However now, it’s totes clear so that Meera can sit without a hat or gloves (your Canadian mom is very disappointed in you right now) and mourn the death of her brother. We’re torn, because we’re glad that there actually is grief being depicted, especially in the season where Jonny Cardboard and Sandra Snark basically shrug after Rickon’s death, and this might be the best continuity between seasons we’ve seen yet. We mean, Jojen isn’t explicitly mentioned, but it’s obvious that his death is what’s upsetting Meera. However, at the same time, wasn’t the whole “dead things attacking the cave” kind of a crucial plot point?

Meera: You shouldn’t be here.

Bran: It’s not safe outside the cave.

Meera: It’s not safe anywhere.

Oh. Okay then.

In an effort to cheer her up, Bran decides to begin talking about the Great Showdor Mystery, and she makes it clear that she gives less than two shits. “Some people are just developmentally disabled, Bran. It doesn’t need to be treated as a mystery,” she says in a much better show. What’s weird is that we’re sort of given the impression that the bug up Meera’s ass has more to do with being bored in the cave and feeling useless, rather than any kind of sense of impending doom. Which isn’t an invalid frustration, but an odd tonal choice. This is reinforced when Bran, sad that Meera didn’t like the Showdor story, goes back inside, allowing the very-different-looking-but-it’s-better Leaf to yell at Meera for not being super supportive.

Leaf: Brandon Stark needs you.

Meera: For what? I sit in there and I watch him have his visions and nothing ever happens.

Leaf: He isn’t going to stay here forever.

We’d say this makes sense from a character perspective, but who even is Meera on the show? That chick that was catty with Osha once, almost raped, and then mercy-killed her brother, right? We guess it does make sense from that charming “support your man” pattern we’ve seen throughout the show.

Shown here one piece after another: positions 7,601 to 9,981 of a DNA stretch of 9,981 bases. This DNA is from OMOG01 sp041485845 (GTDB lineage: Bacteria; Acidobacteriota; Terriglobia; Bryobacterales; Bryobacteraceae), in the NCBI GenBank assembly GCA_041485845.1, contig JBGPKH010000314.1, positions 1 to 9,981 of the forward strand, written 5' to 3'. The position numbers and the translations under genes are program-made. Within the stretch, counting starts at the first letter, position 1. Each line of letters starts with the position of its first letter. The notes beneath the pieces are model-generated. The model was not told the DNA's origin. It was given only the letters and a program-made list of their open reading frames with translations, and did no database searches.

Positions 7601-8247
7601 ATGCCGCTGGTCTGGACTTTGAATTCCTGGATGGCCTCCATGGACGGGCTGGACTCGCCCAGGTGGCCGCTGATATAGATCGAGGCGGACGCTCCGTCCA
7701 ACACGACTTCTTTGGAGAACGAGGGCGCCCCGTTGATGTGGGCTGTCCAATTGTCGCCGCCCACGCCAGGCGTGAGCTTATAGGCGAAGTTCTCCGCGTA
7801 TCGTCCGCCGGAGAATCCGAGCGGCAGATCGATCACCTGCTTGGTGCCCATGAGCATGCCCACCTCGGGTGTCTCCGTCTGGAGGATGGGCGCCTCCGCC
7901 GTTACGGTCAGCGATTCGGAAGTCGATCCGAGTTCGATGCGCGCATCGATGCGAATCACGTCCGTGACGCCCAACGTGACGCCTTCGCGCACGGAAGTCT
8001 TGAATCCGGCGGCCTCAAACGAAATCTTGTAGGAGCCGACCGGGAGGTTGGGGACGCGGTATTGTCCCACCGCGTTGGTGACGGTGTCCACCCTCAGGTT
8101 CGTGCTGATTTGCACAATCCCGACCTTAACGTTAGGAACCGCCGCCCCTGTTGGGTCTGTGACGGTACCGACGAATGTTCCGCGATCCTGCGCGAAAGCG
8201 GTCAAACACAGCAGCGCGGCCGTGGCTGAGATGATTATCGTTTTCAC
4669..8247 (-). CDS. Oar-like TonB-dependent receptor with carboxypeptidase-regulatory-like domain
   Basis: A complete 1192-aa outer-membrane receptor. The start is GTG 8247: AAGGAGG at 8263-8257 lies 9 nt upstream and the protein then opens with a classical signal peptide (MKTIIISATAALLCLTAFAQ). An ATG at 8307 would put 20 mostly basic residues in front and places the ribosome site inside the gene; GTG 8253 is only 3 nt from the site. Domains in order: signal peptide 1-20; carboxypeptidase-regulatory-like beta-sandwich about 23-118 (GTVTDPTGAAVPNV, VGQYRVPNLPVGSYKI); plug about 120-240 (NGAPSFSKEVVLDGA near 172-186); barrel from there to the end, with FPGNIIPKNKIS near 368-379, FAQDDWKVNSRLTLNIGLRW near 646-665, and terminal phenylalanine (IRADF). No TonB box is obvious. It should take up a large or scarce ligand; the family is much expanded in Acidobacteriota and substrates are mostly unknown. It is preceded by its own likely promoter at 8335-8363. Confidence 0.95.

It’s fine, really. Fine. Just…yeah, an odd way to go about getting the audience engaged, especially considering this is the one place where we see wights and White Walkers this season. Didn’t all the critics say that “Hardhome” did such a wonderful job of showing the real stakes of the series?

The TOWAH of Mysteries

Zoinks! Bran is sure on a zany adventure already, up to his ears as ever trying to solve the mystery of Showdor. But wait! Max von Sydow has another mystery for him, which we jump-cut into in the third episode.

It’s the Tower of Joy sequence, which is possibly our favorite sequence in the entire season. So much so, that Julia wrote a 3,000 word love note about it. For the purposes of this retrospective, we’re trying to be super duper fair and really view this scene through the lens of the TV-show only. Unfortunately, that just makes everything a lot worse. In a confusing and nonsensical way.

We’re dropped into the vision with a beautiful long shot of a tower, and again, credit where credit is due: this is stunning, and there’s a lovely foreboding tone established with the music. We then cut to a tight shot of a man polishing a very long sword. We think that maybe this sword is really significant, since the shot stays on it for some time.

We also see that sword-polishing man has a friend, who’s pretty easy on the eyes. A group of six riders approaches them. Lucky for us, Bran is still riding that Exposition 101 train, and decides to tell us who they are as they dismount.

No, that’s Ned Patrick Harris, and it’s uncanny.